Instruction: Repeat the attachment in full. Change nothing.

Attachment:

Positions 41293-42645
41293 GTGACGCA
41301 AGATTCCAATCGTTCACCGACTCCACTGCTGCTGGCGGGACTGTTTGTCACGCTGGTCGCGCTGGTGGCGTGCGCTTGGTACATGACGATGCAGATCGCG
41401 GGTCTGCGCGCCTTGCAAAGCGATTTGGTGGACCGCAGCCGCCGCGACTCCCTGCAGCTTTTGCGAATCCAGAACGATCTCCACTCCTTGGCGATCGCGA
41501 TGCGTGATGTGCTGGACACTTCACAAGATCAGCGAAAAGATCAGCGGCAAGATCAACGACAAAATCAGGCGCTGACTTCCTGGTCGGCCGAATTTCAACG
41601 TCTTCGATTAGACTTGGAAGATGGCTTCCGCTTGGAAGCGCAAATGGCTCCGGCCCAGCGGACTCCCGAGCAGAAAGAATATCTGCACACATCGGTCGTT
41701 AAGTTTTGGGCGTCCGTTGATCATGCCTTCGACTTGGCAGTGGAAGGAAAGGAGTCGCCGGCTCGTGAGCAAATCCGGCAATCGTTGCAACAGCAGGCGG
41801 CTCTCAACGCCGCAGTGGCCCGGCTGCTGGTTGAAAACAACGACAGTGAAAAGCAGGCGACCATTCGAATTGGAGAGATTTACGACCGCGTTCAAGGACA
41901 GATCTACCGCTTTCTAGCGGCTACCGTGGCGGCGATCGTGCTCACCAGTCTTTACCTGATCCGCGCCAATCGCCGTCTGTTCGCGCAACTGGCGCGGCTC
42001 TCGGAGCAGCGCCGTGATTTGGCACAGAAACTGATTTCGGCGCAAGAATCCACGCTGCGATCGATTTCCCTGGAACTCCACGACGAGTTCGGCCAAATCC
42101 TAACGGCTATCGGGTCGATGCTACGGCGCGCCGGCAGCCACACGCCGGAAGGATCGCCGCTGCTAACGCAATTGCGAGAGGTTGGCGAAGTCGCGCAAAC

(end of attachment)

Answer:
Positions 41293-42645
41293 GTGACGCA
41301 AGATTCCAATCGTTCACCGACTCCACTGCTGCTGGCGGGACTGTTTGTCACGCTGGTCGCGCTGGTGGCGTGCGCTTGGTACATGACGATGCAGATCGCG
41401 GGTCTGCGCGCCTTGCAAAGCGATTTGGTGGACCGCAGCCGCCGCGACTCCCTGCAGCTTTTGCGAATCCAGAACGATCTCCACTCCTTGGCGATCGCGA
41501 TGCGTGATGTGCTGGACACTTCACAAGATCAGCGAAAAGATCAGCGGCAAGATCAACGACAAAATCAGGCGCTGACTTCCTGGTCGGCCGAATTTCAACG
41601 TCTTCGATTAGACTTGGAAGATGGCTTCCGCTTGGAAGCGCAAATGGCTCCGGCCCAGCGGACTCCCGAGCAGAAAGAATATCTGCACACATCGGTCGTT
41701 AAGTTTTGGGCGTCCGTTGATCATGCCTTCGACTTGGCAGTGGAAGGAAAGGAGTCGCCGGCTCGTGAGCAAATCCGGCAATCGTTGCAACAGCAGGCGG
41801 CTCTCAACGCCGCAGTGGCCCGGCTGCTGGTTGAAAACAACGACAGTGAAAAGCAGGCGACCATTCGAATTGGAGAGATTTACGACCGCGTTCAAGGACA
41901 GATCTACCGCTTTCTAGCGGCTACCGTGGCGGCGATCGTGCTCACCAGTCTTTACCTGATCCGCGCCAATCGCCGTCTGTTCGCGCAACTGGCGCGGCTC
42001 TCGGAGCAGCGCCGTGATTTGGCACAGAAACTGATTTCGGCGCAAGAATCCACGCTGCGATCGATTTCCCTGGAACTCCACGACGAGTTCGGCCAAATCC
42101 TAACGGCTATCGGGTCGATGCTACGGCGCGCCGGCAGCCACACGCCGGAAGGATCGCCGCTGCTAACGCAATTGCGAGAGGTTGGCGAAGTCGCGCAAAC